Future in question

Future in question
Built in the 1920s, the Wrigley Building has been called the jewel of the Magnificent Mile. It was designed to house the Wrigley company's headquarters. (Tribune photo by David Zentz / June 19, 2005)

Chicago business icon Wm. Wrigley Jr. Co., whose renowned namesake building is an architectural gem, is studying its long-term real estate needs, including a move from its historic headquarters building, the Chicago Tribune has learned.

If the company decides to pull up stakes for another location in the city--unthinkable even a few years ago--one likely scenario is that the Wrigley Building at Michigan Avenue and the Chicago River would eventually be turned into luxury condominiums, real estate sources said.

Wrigley spokesman Christopher Perille said the chances were "remote" that the maker of chewing gum would move from the prominent structure. He also said the concept of a residential condominium conversion was "way out there."

The Chicago office of real estate firm CB Richard Ellis Inc. is conducting the study for Wrigley, which has made some acquisitions in recent months and is apparently outgrowing the terra cotta classic, where it has been based for more than 75 years.

Perille declined to confirm the study. "On an ongoing basis we work with different consultants to look at real estate options because our business is growing."

He added: "We have deep roots in Chicago and the Wrigley Building, and I don't think that's changing."

Awash in bright lights at night, the Wrigley Building, with its gleaming white facade, is one of the city's biggest tourist attractions.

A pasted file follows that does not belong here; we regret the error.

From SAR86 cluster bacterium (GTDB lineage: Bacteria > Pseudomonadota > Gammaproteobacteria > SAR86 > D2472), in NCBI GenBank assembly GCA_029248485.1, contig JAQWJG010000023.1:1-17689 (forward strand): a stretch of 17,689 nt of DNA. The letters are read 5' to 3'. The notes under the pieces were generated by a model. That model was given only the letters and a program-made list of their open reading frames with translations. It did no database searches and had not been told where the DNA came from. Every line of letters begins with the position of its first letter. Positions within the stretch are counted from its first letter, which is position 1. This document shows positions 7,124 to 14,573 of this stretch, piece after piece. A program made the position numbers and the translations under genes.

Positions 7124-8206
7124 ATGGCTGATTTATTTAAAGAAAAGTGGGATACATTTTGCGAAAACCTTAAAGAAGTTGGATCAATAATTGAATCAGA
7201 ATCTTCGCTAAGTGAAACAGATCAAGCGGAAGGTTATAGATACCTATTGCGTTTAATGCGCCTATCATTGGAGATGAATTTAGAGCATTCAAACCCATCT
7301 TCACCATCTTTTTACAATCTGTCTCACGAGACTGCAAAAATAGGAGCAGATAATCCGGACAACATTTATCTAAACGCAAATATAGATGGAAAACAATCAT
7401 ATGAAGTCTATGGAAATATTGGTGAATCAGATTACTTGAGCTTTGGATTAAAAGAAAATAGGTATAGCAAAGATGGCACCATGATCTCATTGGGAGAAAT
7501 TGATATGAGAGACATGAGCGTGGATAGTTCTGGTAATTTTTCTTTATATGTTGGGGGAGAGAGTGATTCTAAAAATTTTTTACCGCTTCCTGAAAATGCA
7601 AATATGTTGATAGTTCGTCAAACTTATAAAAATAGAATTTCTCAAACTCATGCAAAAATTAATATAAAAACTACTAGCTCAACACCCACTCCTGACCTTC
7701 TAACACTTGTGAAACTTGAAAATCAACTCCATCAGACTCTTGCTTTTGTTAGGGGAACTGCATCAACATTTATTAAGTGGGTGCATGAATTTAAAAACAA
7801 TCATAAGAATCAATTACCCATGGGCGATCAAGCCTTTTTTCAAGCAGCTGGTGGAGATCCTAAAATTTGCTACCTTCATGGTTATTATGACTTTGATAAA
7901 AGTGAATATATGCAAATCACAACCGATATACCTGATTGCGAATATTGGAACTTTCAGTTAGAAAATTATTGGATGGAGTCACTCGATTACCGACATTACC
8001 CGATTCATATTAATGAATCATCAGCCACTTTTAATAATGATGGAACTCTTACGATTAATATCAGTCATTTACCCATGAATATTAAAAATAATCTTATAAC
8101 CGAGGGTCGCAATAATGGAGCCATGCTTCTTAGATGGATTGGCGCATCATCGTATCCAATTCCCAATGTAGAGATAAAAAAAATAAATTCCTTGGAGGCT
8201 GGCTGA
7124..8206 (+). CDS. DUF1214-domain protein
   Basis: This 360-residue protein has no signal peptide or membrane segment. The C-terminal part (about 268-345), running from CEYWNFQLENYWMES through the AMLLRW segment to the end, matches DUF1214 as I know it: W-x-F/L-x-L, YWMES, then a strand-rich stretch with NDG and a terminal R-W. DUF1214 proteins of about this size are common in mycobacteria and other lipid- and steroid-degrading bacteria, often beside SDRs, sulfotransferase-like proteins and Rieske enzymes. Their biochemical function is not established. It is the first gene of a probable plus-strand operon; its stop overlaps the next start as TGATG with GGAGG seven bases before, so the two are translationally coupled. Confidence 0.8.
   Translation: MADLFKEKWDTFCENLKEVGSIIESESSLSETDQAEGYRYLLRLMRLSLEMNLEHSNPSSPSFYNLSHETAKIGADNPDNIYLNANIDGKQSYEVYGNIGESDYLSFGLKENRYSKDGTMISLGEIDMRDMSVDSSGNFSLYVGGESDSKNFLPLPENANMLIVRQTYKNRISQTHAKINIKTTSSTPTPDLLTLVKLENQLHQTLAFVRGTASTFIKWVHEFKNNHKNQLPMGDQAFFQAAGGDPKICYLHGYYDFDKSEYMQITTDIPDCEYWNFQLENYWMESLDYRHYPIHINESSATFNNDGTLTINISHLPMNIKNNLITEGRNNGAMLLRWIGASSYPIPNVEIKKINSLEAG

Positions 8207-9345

But the company's space review reflects two large influences that are reshaping the downtown Chicago real estate market: the residential redevelopment of older office buildings, particularly those in premiere locations; and the demands of large businesses for the newest office space that they deem better suited to their business needs.

Several older office buildings--including other famous Michigan Avenue structures like the Palmolive Building and the Carbon & Carbide Building--outlived their usefulness as office buildings and have been converted for other uses.

The Palmolive Building, which once housed the headquarters of Playboy Enterprises, is now all condos. The Carbide & Carbon Building at 230 N. Michigan Ave. is now a Hard Rock Hotel.

In addition, the Wrigley Building is next door to the construction site of Donald Trump's hotel/condo tower, which has drawn significant numbers of condo buyers to the area and increased interest in more condo development nearby.

"It's beautiful, but it does not appear to be terribly viable as an office building," said Bruce Miller, managing director with Jones Lang LaSalle Inc., who handled the 2002 sale of a Michigan Avenue icon, the Palmolive Building, to a residential developer.

No end to condo conversions

"There seems to be no end in sight for these high-quality buildings up and down Michigan Avenue that are being converted," he added.

The company's potential move also underscores how William Wrigley Jr., who became chief executive in 1999 and chairman last year, is putting his stamp on the venerable company.

Once stodgy and content with just its main gum products, Wrigley has been trying to grow bigger and more diverse through acquisitions.

"Bill Wrigley is re-examining the old family assumptions of every aspect of the business," said Steven Fifield, chief executive of the Chicago-based development firm that bears his name.

The Wrigley Building is actually two towers separated by a courtyard, with addresses of 400 and 410 N. Michigan Ave. The company now occupies nearly 227,000 square feet, almost half of the 453,400-square foot development. Five years ago, the company had 159,000 square feet.

The rest of the space is leased to small companies, such as investment firms and advertising agencies.